By Evan Berry*
Pope Francis’s encyclical on human ecology, due to be published this week, seems likely to contribute to a range of ongoing debates. Entitled Laudato Sii, the document has already become a touchstone for debates about the moral dimension of climate politics and triggered heated debate within the global Catholic community about the pontiff’s authority on climate change. It links care for the poor with environmental stewardship and makes a theological case against the “culture of consumerism.” A vocal Catholic environmental movement has embraced it, while detractors are raising concerns about the fusion of theology and science, and some Church conservatives fear it will feed into arguments for “population control.” Non-Catholics, including secular environmental organizations, the progressive media, and leaders from other religious traditions, are also studying it.
Champions of the document claim that it could have broad implications. They expect it to legitimize civil society organizations committed to the climate and justice; affect the behavior of millions of individual Catholics; influence Catholic political leaders who are skeptical or obstructionist about climate change; and become a factor in ongoing international negotiations. Perhaps zealously, these claims imply that tectonic changes are underway in the international political landscape, especially in the United States, where Hispanic Catholics are the demographic group most concerned about climate change, and in Latin America, a region both shaped heavily by Catholic tradition and uniquely imperiled by the threat of global warming.
For Latin America, which has been front and center in climate politics in recent years, the implications of the encyclical are potentially deep. Peru and Brazil have hosted recent international conferences on climate change, and the Amazon, a key global carbon sink, ensures governments’ high interest in the international environmental dialogue. The region’s vulnerability to glacial melt, storm intensification, drought, and rising sea levels also give the issue salience. The challenges posed by climate change come at a time that many lower-income countries believe that Latin America can be a source of development models that address income gaps, raise literacy rates, and expand access to health care while protecting the environment. Francis’s teachings on ecology and consumerism will resonate with and reinforce existing ecological movements – Buen Vivir and other groups link the issues – and his imprimatur could even facilitate rapprochement between leftists and centrists within the Church. On a political level, the region’s reliance on energy exports, such as in the Pope’s native Argentina, may make it harder for public officials to advocate oil and gas development without seriously addressing the climatic impact. The situation is similar in Brazil, where Pope Francis’ popularity and ecological orientation are starkly contrasted with the President Rousseff’s abysmal ratings and poor oversight of Petrobras. But religion, environment, and politics are nowhere more likely to come into confluence than in Peru, where an upcoming election touches on several intensive socio-environmental conflicts, and where public awareness about climate change is well established. Whether or not the Latin American leader of the region’s historically dominant religion has all the solutions, his encyclical seems likely to play into the moral and political debates the region needs and welcomes.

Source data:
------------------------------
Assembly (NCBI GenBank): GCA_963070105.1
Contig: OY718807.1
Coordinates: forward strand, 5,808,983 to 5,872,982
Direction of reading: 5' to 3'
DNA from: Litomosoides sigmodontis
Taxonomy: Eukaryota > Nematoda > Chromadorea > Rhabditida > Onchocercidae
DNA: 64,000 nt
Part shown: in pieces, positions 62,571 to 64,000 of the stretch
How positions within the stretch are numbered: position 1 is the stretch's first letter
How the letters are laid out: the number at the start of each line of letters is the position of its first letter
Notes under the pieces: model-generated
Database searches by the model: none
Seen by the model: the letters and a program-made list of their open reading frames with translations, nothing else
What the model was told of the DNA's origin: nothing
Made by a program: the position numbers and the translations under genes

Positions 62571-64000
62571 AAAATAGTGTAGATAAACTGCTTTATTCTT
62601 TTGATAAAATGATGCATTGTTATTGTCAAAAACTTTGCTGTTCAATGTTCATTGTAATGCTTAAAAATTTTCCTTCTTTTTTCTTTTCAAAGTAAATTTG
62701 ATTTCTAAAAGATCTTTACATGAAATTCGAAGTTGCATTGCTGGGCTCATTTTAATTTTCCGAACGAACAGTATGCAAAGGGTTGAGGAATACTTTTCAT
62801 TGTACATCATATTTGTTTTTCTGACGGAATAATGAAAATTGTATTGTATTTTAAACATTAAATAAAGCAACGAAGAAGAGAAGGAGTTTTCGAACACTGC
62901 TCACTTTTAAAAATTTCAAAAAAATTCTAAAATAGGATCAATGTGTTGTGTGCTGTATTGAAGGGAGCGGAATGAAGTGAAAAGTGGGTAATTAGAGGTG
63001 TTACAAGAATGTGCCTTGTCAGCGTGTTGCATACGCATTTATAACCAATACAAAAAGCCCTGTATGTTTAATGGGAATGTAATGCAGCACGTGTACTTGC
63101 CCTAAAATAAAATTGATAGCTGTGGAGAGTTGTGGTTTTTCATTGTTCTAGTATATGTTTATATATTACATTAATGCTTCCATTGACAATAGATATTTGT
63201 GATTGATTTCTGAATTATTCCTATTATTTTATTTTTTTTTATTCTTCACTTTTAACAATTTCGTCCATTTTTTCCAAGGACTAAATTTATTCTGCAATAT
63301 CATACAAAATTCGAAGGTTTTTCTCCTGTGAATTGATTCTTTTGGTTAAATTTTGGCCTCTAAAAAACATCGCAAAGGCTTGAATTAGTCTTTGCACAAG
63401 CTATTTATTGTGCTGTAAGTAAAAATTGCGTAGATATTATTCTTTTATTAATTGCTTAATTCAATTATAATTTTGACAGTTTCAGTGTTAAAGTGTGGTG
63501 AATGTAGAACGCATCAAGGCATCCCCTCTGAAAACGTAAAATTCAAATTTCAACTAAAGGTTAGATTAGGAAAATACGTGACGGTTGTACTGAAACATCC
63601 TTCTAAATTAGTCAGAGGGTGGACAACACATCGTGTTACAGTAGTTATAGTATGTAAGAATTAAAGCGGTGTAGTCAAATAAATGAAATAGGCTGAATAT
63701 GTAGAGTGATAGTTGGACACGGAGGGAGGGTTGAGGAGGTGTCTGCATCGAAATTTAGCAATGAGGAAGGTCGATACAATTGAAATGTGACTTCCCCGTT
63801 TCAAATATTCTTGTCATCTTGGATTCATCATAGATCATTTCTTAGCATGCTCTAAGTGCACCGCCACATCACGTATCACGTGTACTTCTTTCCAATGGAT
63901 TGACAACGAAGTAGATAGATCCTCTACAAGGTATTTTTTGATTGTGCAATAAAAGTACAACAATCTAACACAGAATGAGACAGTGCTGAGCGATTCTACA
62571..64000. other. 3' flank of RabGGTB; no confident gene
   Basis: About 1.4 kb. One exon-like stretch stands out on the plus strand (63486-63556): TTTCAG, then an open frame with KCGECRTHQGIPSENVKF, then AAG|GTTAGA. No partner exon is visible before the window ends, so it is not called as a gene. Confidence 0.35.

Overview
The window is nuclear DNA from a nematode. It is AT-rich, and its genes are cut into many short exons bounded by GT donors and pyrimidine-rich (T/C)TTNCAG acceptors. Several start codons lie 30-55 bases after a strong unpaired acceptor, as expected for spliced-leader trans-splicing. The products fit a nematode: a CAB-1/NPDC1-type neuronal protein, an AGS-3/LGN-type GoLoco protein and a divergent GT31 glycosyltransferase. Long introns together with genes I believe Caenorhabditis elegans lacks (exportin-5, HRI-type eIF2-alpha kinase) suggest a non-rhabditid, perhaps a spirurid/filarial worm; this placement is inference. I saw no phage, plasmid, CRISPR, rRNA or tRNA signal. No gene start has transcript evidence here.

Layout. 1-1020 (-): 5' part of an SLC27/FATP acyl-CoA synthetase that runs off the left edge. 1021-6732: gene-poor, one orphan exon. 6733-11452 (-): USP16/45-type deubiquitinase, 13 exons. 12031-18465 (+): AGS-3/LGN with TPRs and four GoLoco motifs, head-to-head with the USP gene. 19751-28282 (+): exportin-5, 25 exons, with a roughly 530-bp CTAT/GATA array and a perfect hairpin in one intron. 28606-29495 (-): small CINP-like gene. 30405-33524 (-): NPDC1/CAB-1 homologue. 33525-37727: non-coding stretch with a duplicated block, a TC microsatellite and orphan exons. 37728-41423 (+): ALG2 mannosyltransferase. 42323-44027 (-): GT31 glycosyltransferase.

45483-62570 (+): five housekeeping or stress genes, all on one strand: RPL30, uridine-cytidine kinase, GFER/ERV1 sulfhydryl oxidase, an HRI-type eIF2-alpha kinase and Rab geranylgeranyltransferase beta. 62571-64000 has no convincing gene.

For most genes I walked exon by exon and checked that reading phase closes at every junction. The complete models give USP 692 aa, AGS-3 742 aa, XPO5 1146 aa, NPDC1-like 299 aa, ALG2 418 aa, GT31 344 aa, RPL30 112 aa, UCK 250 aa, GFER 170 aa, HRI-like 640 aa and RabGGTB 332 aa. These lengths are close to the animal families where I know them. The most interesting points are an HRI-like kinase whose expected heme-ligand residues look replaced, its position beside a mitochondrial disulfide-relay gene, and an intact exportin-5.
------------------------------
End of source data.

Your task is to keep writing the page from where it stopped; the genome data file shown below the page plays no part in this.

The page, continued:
June 16, 2015
*Evan Berry is Associate Professor in the Department of Philosophy and Religion at American University.